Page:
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Another stock project

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About the time I get done with one I swear to myself that I'll never do another.  Yet a short time later I come across a rifle or shotgun that begs for my love and I can't help myself.  Just stripped this one down today.  Had an ugly reddish varnish that didn't show the natural grain of the wood.  The picture is just water on the wood after I washed the stripper off.  That grain is amazing.  Thinking it's just going to get a good sanding and about 30 coats of TruOil. 1011211943.thumb.jpg.001064eab46442ab6125d2e2104ee5d4.jpg

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9 hours ago, gregintenn said:

That sterling silver shield on the underside of the stock tells me this isn’t a WalMart blue light special.

Whatcha workin on there?

Nothing impressive.  Looks more aluminum than silver, (just like the receiver 😁).  It's just an old Ted Williams Model 34.  Hope it will be a good shooter.  Here's a before pic. Excuse the disaster of a workbench. 


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Wish I had taken better pictures of the prep process, but I didn't because I've done it so many times it's not really fascinating.  I did it a little different this time though.  Sanded what I could with 80 grit, then used a citrus stripper.  After that I washed it with Dawn, then slathered another heavy coat of Dawn on and let it sit over night.  This morning I rinsed it off, then let it sit in hot water, changing the water out every hour of so until there were no suds or color from the old stain in the water.  The Dawn did a really good job lifting out the oil stains around the receiver.   After cleaning it up, I found a hairline crack in the wrist of the stock.  To my knowledge there isn't a lot that can be done to that other than reinforcing, so I cleaned the area really well and put Gorilla Glue in it and worked it into the crack with a straight pin.  It should expand into the crack as it dries.  Currently everything is sanded to 150 and the glue is drying.  I'll go a final sanding at 300 grit.  Wipe down with mineral spirits, and start the Tru Oil process.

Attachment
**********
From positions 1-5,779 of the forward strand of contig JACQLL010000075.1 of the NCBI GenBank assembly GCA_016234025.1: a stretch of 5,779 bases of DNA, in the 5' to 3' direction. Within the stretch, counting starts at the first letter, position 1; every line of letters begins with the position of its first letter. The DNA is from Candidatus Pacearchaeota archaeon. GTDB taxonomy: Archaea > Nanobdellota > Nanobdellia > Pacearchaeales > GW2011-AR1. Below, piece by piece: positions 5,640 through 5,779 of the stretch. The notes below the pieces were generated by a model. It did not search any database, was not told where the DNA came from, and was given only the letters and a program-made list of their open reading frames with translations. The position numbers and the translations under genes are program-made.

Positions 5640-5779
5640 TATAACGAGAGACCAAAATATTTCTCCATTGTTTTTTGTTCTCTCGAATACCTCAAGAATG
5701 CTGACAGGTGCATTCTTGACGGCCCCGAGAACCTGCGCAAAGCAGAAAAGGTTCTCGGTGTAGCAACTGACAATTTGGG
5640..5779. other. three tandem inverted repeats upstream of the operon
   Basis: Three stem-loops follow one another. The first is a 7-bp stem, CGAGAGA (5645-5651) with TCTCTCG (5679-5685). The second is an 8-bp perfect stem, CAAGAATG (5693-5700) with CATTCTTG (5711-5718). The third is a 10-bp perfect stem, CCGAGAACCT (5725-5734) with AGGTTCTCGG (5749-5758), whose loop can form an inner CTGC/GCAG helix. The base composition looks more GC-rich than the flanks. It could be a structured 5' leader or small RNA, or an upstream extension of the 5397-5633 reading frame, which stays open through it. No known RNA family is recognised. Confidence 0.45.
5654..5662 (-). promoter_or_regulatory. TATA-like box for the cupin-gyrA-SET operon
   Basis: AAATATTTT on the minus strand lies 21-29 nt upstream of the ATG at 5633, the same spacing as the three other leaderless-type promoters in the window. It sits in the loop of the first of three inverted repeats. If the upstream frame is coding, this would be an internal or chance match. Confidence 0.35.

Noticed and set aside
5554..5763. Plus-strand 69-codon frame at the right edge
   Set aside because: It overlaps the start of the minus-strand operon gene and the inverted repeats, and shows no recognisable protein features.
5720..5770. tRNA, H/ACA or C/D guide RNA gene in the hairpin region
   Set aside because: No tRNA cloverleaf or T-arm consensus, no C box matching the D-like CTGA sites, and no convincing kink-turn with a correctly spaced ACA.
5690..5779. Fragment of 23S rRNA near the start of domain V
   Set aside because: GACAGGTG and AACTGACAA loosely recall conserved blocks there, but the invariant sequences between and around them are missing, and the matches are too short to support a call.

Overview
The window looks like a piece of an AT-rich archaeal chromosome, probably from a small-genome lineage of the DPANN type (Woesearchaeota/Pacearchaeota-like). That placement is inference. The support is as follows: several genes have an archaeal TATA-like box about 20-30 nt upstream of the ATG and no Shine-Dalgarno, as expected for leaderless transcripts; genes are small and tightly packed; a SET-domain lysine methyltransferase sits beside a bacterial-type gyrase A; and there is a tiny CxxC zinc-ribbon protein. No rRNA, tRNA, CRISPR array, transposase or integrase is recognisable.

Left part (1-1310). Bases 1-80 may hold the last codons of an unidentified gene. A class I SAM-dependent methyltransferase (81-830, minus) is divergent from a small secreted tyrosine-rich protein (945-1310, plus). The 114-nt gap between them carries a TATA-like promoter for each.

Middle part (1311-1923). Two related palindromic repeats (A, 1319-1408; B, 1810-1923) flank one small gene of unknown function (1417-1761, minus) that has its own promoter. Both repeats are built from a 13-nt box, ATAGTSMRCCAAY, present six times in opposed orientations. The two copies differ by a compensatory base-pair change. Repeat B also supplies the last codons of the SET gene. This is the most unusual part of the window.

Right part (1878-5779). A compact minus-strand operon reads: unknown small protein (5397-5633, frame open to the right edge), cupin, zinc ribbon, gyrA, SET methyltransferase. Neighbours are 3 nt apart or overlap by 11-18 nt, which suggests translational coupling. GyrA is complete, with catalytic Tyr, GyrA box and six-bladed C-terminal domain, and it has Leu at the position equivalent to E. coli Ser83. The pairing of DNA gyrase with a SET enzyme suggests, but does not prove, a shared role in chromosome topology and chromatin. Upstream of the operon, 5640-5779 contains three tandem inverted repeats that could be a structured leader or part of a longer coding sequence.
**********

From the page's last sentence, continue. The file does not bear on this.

Edited by 10-Ring
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Great project. The bulk of those guns were JC Higgins guns made by High Standard. The butt shield is a dead give away for the HS brand. Those 22's were actually a really good design. The cartridge guide blocks were solid steel halves with a snappy working cartridge lifter/carrier. This High Standard gun was at the top of its 22 auto game in its day unlike the jam-o-matic Steven/Savage 187 series autos. The only flaw in this design is the fact you can't see the the follower threw the open action to see if your empty. If the tube gets dirty or it has a weak spring in it, working the action several times may produce a "ghost" round into the chamber! All ways pull the inner tube out and work the action to insure its unloaded if your inner tube feels a little weak. Good luck with it. I'v had one for 44 years.

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